War of the Rebellion: Serial 126 Page 0290 CORRESPONDENCE, ETC.

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Nothing contributed more to the success of our cause than this, enabling us, with the assistance of the Navy, to concentrate rapidly and secretly large bodies of troops upon the weak points of the enemy, and in this way New Orleans, Hilton Head, Fort Fisher, City Point, Mobile, and the great Mississippi Valley were cleared of the rebels. That they fully appreciated this is evident from their desperate and frantic efforts to destroy our shipping by the torch of the incendiary, torpedoes, or the more open attack by armored vessels.

In the first rush of troops to the war, by the inexperience of quartermasters, or the unfaithfulness of Government agents, and not over patriotic shipowners,many unsuitable vessels were employed for the service and paid at high prices. This was remedied as soon as possible by the Quartermaster-General, and a scale of prices fixed per ton for the guidance of quartermasters, and stringent orders issued that no vessel should be sent with troops to sea unless she had been properly constructed for such purpose.

All charters were made allowing the department to take possession of the vessels by paying 33 per cent. profit on the valuation, and the running expenses and repairs, and be credited with the amount paid for charter. By this means a large number of vessels became the property of the Government, and the higher the rate of charter the sooner the vessels would pay for herself. The valuation was fixed by one or more officers of the Navy duly detailed for that duty.

It is important that quartermasters should inform themselves of the kind of steamers suitable to carry troops by sea.

If a side-wheel steamer, in order that the paddle wheels may be secure from the action of the waves, the projection in the side, called the sponsing, should be carried up so as to make that portion as solid as any other part of the ship. This is to be done by carrying timbers, curved according to the form necessary for admitting the water to the paddles, from the floor of the ship to the very outermost projection as well as within the paddles, deviating very little from what would be the regular form of a sailing vessel.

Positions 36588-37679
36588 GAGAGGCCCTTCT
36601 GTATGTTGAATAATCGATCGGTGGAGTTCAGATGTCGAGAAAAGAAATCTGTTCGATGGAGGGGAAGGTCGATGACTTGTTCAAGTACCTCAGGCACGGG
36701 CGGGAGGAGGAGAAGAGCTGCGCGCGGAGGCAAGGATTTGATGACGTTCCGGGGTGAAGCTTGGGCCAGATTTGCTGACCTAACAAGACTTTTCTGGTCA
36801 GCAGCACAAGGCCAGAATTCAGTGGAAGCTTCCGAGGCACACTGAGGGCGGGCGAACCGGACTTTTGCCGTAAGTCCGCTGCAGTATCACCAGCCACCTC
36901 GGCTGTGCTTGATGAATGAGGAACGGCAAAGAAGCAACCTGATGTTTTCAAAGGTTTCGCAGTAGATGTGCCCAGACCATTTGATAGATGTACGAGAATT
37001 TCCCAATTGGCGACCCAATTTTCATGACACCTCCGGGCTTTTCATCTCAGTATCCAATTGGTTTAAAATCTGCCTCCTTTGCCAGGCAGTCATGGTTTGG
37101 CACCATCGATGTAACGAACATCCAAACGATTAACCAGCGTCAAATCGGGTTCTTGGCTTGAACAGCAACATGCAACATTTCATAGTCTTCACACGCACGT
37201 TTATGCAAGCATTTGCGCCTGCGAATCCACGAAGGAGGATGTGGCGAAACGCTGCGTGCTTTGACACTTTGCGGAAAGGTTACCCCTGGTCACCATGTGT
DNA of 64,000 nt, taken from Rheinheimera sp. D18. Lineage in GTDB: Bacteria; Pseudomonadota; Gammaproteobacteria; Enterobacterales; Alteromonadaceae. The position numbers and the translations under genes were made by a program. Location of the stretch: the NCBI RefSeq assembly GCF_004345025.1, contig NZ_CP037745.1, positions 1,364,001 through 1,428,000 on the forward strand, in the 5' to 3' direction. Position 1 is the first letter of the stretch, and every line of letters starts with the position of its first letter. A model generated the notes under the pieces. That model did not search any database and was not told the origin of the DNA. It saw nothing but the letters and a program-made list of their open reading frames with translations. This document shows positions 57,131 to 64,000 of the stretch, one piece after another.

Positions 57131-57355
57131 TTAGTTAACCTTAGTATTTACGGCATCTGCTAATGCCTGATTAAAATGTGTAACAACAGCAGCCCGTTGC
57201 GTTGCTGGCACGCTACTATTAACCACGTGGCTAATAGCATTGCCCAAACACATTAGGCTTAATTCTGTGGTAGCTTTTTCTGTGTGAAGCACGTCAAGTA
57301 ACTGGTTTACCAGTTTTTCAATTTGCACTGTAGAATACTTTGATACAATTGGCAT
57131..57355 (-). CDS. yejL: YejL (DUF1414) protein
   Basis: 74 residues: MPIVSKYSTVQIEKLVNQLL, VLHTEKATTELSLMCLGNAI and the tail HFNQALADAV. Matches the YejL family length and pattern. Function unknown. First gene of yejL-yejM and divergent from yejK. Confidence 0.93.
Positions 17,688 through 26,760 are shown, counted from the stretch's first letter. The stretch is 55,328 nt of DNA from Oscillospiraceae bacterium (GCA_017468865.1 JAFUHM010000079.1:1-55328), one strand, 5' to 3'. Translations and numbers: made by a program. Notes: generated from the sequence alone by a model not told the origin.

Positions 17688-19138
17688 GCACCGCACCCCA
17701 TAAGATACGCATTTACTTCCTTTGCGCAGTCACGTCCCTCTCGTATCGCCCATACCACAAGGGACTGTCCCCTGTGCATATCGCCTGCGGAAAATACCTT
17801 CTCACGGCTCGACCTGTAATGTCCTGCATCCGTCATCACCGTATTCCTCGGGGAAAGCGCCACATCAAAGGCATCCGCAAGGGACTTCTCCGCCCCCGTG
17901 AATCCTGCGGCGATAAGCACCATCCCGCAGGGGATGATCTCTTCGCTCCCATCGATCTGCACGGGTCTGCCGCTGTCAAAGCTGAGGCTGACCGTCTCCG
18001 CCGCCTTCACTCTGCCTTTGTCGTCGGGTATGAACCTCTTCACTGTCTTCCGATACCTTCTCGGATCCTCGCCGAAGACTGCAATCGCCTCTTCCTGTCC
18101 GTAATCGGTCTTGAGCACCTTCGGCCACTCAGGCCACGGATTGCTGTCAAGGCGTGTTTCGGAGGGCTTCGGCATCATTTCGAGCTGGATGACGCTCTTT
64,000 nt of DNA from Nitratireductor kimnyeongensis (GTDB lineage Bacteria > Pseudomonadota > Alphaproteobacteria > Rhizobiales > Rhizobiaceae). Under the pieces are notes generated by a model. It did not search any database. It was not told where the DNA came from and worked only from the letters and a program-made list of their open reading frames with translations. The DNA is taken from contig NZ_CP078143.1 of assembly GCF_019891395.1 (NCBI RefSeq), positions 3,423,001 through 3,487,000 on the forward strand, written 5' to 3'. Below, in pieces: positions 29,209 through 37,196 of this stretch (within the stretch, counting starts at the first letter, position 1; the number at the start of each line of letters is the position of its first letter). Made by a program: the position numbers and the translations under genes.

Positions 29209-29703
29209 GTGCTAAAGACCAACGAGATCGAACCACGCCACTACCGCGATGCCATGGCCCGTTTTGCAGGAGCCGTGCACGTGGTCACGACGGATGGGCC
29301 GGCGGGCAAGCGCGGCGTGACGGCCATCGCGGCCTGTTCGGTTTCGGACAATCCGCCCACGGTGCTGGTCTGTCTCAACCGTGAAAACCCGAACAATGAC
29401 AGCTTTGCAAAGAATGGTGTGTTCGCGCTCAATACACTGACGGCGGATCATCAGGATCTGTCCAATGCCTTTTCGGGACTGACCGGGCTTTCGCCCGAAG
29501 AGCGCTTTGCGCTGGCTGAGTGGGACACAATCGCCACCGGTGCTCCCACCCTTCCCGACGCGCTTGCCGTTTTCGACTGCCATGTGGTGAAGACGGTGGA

According to the best authorities, the following parts of a vessel of this kind should be increased in actual strength by one-fourth, viz: The keel, stern, apron or inner stern, futtocks, floor timbers, deadwood, stern post, transom, inner post, frame timbers, and filling timbers abreast of the engine, as should also the wales, the rudder, and the rudder fastenings. The steamer should be provided with sufficient masts and sails, in case of accident to her motive power, which should not be less than a fore-and-aft sail to each mast, set upon a gaff, these being intended for the usual wants of the vessel; while there should also be a try sail to each mast, to be set in storms.

The weight of machinery should be well below the water-line; and quartermasters should not be deceived into employing as ocean steamers river or lake vessels boxed up to resemble a sea vessel, but having broad guards only a few feet from the water, and which the first storm at sea is liable to send to the bottom.

Steamers for the transportation of troops by sea should be high between decks, and well ventilated by hatches, wind-sails, and side-lights. Water-closet arrangements and temporary bath fixtures can easily be made, which contributed greatly to the health and comfort of troops on shipboard. Dampness can be obviated by the use of drying stoves.

I would respectfully recommend that the arms, baggage, and knapsacks of the troops be taken, as they embark, and stowed in a con-